Wednesday, September 30, 2009

Daily life in Sierra Leone

Food in my room - cucumber, oranges and coconuts. From Miscellaneous

I have gotten a few questions about my daily life here in Sierra Leone, so I thought I would share how I go about some of my basic tasks.

Food and Drink
I generally eat pretty well here, although I suspect that I am consuming a lot fewer calories here than I would at home, simply because there is less variety and availability of food. I do not often feel very hungry though, which is a good thing. The custom here is to eat one big meal a day, usually in the mid to late afternoon. I get my meals in Mapaki from the Chief’s kitchen (photos of the kitchen to come soon). They make me breakfast as well as the main daily meal. I have learned to keep a few other items on hand in my room (right now I have: bread, cucumbers, oranges, coconuts, some trail mix, peanut butter and granola bars brought from home, and some crackers and laughing cow cheese recently purchased in Makeni), which I usually eat around lunch time. Then I eat the main meal for my supper. So, here is a typical day of food:

Breakfast – One or some combination of eggs, fried plantain (yummy!), corn meal porridge with bread, or some combination of the above. Along with my instant coffee of course (have I talked about coffee a lot so far? Feels like I have. The true sign of an addiction to caffeine :-)

Lunch – One or some combination of bread, sometimes with peanut butter (not every day as I’m trying to stretch it out), cucumber, oranges, coconut, laughing cow cheese. I now have some mayo and ketchup as well and I may try adding these into the mix too. Perhaps I’ll get myself some spam for sandwiches too.

Supper – rice with some kind of plasa (sauce) with meat. The plasas are groundnut (peanut) soup, cassava leaf or potato leaf, squash or sweet potato. The meat is fish, chicken or some other unidentified red meat (probably bush meat of some kind).

As you can see, there isn’t much available in terms of snacking and treats. It’s a pretty basic diet, and there is definitely a lack of vegetables, although I try to eat as much as I can. Next time I’m in Freetown though I am planning to stock up on a few other goodies, perhaps some nutella, cookies and whatever else might last in the heat and taste good.

For drinking, in Mapaki I stick to bottled water, coffee, and tea. I probably drink 2-3 litres of water in a day. Pop is available here, but it’s not cold. When I was in Makeni I drank A LOT of coke because it was nice and cold, but I don’t want to make that a habit. The local beer here, Star, is also quite good and readily available many places in Makeni.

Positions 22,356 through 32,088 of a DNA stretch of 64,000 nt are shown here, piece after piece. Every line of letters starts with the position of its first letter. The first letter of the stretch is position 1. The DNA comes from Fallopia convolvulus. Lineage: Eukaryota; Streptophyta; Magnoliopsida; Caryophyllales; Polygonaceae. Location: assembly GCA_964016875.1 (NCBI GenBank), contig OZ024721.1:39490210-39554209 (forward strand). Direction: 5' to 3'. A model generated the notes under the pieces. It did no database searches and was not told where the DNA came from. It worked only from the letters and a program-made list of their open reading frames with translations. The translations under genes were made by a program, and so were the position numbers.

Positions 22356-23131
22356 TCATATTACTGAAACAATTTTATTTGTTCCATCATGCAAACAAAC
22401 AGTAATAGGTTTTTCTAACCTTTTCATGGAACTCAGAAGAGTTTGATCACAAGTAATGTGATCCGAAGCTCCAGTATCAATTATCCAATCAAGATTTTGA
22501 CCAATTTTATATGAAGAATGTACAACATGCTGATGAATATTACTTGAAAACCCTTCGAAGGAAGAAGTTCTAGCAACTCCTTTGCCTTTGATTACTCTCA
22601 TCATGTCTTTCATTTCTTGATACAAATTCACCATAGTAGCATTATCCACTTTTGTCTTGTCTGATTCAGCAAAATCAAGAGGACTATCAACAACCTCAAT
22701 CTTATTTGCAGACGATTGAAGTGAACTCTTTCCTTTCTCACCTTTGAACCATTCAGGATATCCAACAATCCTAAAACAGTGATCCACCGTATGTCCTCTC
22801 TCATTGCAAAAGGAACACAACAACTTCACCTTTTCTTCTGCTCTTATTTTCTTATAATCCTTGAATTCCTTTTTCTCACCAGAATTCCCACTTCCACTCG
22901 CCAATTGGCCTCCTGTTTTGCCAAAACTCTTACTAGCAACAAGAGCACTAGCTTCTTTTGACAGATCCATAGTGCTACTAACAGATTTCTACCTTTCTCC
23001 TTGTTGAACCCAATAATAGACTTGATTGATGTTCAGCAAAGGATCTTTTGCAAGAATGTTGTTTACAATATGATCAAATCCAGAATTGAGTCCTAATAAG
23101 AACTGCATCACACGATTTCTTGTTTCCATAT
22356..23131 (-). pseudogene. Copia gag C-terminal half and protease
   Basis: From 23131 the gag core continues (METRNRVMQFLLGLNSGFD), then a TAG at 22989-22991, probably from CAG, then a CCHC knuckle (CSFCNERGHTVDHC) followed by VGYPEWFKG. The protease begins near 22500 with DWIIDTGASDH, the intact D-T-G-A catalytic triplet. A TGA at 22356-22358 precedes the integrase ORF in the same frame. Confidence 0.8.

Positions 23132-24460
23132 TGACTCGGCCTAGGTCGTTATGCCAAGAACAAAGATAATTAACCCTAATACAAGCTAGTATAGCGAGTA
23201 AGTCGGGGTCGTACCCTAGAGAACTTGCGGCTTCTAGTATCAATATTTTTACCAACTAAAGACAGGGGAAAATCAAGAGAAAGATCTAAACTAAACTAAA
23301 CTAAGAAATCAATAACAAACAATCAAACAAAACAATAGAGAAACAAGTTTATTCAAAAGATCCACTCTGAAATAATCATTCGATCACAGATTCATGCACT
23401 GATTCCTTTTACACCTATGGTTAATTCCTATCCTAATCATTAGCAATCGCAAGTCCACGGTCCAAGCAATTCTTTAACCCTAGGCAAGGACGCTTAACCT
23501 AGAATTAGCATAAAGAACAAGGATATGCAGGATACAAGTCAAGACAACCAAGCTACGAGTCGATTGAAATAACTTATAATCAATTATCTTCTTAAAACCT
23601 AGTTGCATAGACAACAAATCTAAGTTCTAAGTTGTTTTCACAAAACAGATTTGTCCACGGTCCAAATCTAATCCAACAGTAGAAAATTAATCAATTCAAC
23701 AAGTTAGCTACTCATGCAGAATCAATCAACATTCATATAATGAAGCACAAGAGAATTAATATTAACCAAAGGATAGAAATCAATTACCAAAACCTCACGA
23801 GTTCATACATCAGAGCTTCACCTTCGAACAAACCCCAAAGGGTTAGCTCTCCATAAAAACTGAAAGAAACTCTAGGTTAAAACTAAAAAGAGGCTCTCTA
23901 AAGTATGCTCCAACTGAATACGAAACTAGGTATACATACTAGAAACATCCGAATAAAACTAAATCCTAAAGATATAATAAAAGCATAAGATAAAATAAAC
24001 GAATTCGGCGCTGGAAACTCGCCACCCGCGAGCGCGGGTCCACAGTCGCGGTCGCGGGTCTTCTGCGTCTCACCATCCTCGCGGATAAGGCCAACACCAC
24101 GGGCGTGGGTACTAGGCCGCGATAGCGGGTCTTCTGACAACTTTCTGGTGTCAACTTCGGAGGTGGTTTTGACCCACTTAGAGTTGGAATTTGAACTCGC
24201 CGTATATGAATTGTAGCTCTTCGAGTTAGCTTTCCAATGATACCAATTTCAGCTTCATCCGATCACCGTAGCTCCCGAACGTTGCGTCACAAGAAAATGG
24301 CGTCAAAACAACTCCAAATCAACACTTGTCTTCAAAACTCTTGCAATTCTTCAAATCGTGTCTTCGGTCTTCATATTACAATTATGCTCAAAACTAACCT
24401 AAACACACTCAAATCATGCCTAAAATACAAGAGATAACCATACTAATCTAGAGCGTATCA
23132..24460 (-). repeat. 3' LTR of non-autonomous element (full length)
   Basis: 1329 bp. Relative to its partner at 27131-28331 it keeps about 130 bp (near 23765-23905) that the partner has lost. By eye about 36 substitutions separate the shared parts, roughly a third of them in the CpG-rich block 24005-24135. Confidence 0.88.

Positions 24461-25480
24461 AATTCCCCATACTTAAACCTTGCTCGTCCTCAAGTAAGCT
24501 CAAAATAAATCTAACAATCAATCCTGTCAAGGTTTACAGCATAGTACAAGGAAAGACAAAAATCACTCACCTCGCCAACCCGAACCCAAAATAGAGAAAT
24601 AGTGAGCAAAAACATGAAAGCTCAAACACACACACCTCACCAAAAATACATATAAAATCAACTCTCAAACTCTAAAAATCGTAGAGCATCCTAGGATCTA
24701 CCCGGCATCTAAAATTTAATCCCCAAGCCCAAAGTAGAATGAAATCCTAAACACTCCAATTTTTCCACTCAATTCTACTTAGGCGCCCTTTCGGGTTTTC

Water and Sanitation
There is no running water in Mapaki. Some places in Makeni have it when there is a generator to run the water pumps. I am lucky enough to have an “en suite” bathroom, which includes a place to bathe and wash clothes and dishes and a toilet, which is flushed by pouring water into it. Most people would have outdoor pit latrines, not indoor toilets.

In the rainy season (which it is now) water is generally not a problem, although there are shortages here in the dry season. My water for washing comes from a well just across the street. The well is chlorinated, well-maintained and protected and the water is clean. People here drink this water; I don’t because it could have microbes in it that my body isn’t used to that would upset my stomach, and I figure better safe than sorry. There are a few containers in my bathroom which are filled with water. No, I do not get my own water – Mabinty brings it for me. Some day soon I will learn how to pump water from the well though.

Despite Mabinty’s protests, I do my own laundry. There is a line in my bathroom where I hang it to dry. I try to do it on a regular basis, every day or two, so that things don’t pile up. The line is only so long, so I can only hang a few things to dry at a time. Mabinty takes care of washing the sheets and things like that.

As I mentioned before, I now use my handy dandy shower in a bag to bathe, which is awesome. Before that (or if I’m somewhere without my shower), I took bucket baths. This involves pouring water over yourself with a cup, soaping up, and then rinsing. It’s hard to rinse with one hand while pouring water with the other. This is one of the things I appreciate the most about having the shower.

The only downside of being in Mapaki is that it is off the highway, so it is much more difficult to get places. Luckily for me, the road between Mapaki and the highway is in pretty good shape, and I have access to both Carolyn’s motorbike (with Kouame driving) and the Chief’s vehicle if needed. Fuel is about 15,000 LE per gallon (about $5 Cdn). It takes 3 gallons to go to Makeni and back in the car, and one gallon on the bike. I could also get a ride out to the highway and try to catch a taxi or a motorbike from there into Makeni, but that might prove difficult. For getting around in Mapaki I use my feet. There is also a bicycle available, but I’m not sure what shape it’s in.

Exercise has been woefully lacking over the last few weeks, although I did manage some yoga, but now that I am back and settled in Mapaki for a little while, I plan to get into a regular yoga and running/walking habit. Plus I hear that somewhere around there’s a chin up bar that was built for Gerald van Gurp when he visited last winter. I might have to give that a try as well. I am finding my back a bit sore from the lack of ergonomically correct chairs and the soft beds, but I’m hoping regular yoga and exercise will help with that.

Did I miss anything? If you have any questions, feel free to ask!

p.s. a few new pictures from Makeni and elsewhere are up on my photo page,

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